Government troops battling for last stretch of territory in what used to be the group’s stronghold in Libya.
Forces loyal to Libya’s UN-backed government are advancing cautiously on the remaining pockets of ISIL fighters holding out in the coastal city of Sirte.
The push comes after months of intense fighting in Sirte between government forces and fighters loyal to the Islamic State of Iraq and the Levant (ISIL, also known as ISIS), which gained a foothold in the country following the 2011 overthrow and killing of longtime dictator Muammar Gaddafi.
Pro-government fighter Mohamed Abdulla said troops were "making progress every day", but he added they needed better medical care for their wounded.
As of last week, ISIL fighters controlled only a kilometre-long residential strip in the city that was once entirely their stronghold.
The pro-government forces fought their way into Sirte on June 9.
Since August 1, progress has been aided by US air strikes on ISIL vehicles, weapons, and fighting positions.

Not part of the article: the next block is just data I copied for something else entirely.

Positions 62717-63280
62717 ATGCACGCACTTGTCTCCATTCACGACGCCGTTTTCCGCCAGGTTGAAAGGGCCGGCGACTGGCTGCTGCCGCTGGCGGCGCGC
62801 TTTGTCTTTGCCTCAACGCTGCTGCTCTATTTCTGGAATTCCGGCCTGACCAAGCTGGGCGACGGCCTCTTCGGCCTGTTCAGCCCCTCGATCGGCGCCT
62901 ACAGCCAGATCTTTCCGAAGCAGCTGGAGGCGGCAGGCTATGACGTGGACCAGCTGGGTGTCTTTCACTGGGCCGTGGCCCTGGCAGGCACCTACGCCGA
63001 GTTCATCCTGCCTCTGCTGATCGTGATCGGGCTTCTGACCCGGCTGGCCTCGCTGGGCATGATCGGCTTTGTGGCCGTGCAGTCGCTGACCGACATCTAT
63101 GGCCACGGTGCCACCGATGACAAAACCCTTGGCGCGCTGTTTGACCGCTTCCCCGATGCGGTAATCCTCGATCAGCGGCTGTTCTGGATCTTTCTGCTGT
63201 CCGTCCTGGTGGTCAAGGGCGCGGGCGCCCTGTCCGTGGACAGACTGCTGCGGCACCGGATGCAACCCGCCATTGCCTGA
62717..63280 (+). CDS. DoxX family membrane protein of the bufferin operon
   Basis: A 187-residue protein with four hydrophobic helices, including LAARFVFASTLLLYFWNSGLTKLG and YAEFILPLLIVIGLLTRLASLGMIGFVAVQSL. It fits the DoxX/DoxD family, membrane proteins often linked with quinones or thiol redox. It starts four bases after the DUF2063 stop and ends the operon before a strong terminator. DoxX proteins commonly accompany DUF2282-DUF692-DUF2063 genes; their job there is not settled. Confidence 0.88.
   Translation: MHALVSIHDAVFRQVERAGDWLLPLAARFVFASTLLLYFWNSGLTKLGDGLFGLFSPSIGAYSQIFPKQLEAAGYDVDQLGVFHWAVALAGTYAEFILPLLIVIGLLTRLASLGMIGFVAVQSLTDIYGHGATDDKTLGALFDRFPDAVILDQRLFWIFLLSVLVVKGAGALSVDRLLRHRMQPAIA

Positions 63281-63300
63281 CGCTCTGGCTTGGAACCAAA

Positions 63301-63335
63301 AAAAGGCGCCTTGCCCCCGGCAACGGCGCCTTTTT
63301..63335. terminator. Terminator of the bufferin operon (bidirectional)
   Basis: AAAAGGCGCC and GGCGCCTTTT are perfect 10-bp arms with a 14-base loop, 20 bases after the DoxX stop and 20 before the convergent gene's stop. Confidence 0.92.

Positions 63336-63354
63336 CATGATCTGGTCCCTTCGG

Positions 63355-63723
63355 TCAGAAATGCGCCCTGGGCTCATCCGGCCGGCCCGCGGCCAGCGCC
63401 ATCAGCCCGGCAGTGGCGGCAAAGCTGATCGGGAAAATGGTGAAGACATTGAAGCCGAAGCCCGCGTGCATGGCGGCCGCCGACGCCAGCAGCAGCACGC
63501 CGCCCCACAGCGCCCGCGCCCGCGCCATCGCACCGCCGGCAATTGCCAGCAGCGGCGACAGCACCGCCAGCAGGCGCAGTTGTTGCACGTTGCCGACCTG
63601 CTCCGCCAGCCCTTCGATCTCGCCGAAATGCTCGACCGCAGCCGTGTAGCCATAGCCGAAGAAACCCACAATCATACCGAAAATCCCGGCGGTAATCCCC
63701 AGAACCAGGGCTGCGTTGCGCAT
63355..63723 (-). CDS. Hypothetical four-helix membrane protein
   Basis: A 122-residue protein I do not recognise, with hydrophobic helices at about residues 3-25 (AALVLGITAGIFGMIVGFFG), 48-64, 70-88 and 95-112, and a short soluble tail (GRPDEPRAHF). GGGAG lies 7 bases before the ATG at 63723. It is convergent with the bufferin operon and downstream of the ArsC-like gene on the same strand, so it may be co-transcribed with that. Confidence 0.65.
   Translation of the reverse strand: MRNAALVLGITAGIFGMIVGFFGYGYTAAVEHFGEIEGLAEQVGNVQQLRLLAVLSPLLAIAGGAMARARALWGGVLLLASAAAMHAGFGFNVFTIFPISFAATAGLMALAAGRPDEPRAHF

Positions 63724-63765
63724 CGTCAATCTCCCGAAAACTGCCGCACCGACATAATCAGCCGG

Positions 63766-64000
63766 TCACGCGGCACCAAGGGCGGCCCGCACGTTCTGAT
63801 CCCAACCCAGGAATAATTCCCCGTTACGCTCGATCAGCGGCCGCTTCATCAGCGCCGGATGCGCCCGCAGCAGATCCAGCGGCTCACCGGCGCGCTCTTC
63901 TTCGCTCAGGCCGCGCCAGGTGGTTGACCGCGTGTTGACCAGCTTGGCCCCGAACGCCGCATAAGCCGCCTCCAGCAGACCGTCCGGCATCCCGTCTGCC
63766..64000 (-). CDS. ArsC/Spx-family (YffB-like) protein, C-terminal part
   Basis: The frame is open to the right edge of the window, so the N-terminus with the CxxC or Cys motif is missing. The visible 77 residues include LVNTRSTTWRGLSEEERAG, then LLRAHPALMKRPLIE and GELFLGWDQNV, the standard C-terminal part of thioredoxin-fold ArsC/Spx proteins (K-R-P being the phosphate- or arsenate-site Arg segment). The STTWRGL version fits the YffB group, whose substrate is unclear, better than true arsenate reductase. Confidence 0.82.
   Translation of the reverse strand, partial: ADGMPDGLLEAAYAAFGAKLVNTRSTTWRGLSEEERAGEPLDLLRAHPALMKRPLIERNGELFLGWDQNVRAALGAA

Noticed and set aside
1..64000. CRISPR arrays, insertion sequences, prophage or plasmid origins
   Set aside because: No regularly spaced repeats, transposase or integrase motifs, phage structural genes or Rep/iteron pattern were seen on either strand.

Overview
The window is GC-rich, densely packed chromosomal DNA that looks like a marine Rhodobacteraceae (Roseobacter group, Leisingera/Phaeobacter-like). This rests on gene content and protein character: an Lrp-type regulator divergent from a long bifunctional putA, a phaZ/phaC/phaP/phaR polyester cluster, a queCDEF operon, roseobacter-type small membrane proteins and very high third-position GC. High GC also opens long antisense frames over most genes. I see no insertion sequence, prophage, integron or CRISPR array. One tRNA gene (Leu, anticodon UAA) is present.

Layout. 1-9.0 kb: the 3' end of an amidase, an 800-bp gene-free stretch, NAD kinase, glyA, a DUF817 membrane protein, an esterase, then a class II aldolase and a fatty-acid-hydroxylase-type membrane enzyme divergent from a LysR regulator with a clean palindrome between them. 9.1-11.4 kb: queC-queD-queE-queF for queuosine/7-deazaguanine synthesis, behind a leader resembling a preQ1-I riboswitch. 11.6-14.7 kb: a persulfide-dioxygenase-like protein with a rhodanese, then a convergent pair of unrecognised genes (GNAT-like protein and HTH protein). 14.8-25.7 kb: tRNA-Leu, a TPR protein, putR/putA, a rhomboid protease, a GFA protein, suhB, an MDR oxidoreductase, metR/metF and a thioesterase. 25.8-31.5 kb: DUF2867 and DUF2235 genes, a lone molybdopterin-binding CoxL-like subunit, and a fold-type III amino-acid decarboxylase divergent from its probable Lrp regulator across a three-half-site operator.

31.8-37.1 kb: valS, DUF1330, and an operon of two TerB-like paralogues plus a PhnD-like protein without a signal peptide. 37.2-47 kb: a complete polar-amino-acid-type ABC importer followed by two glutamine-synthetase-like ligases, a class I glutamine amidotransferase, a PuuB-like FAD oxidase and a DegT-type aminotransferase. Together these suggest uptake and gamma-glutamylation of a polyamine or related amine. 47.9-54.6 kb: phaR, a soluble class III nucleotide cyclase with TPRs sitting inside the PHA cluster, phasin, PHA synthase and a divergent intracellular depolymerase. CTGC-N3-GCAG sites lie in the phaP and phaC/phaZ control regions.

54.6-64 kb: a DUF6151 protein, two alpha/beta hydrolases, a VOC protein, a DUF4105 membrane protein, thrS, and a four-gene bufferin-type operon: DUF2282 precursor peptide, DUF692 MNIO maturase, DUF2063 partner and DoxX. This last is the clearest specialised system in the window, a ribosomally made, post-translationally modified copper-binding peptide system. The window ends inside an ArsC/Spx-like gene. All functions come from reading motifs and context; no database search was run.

An estimated 90,000 people, about three-quarters of the city’s population, have fled Sirte since it was taken over by ISIL forces last year, according to the United Nations.
Losing Sirte would be a major setback for the armed group, already under pressure in Syria and Iraq.
It would also be a boost for Libya’s UN-brokered government, which has struggled to impose its authority and faces continuing resistance from armed militias.
A rival eastern commander, Khalifa Haftar, seized some of Libya’s major oil ports, one of which is less than 200km from Sirte.
’A collapsed city’
As pro-government fighters push to finish a five-month-old campaign to clear ISIL from the coastal city, the health system is steadily collapsing.
A global medical charity warned last week that the thousands of residents in Sirte faced shortages in food and medicine.
The International Medical Group, which has been assisting Libyans who have fled Sirte, said once ISIL was ousted from the city, government and aid agencies would face a huge challenge rebuilding infrastructure and re-establishing services.
"Sirte is a collapsed city," said Claudio Colantoni, the International Medical Corps’ country director for Libya.
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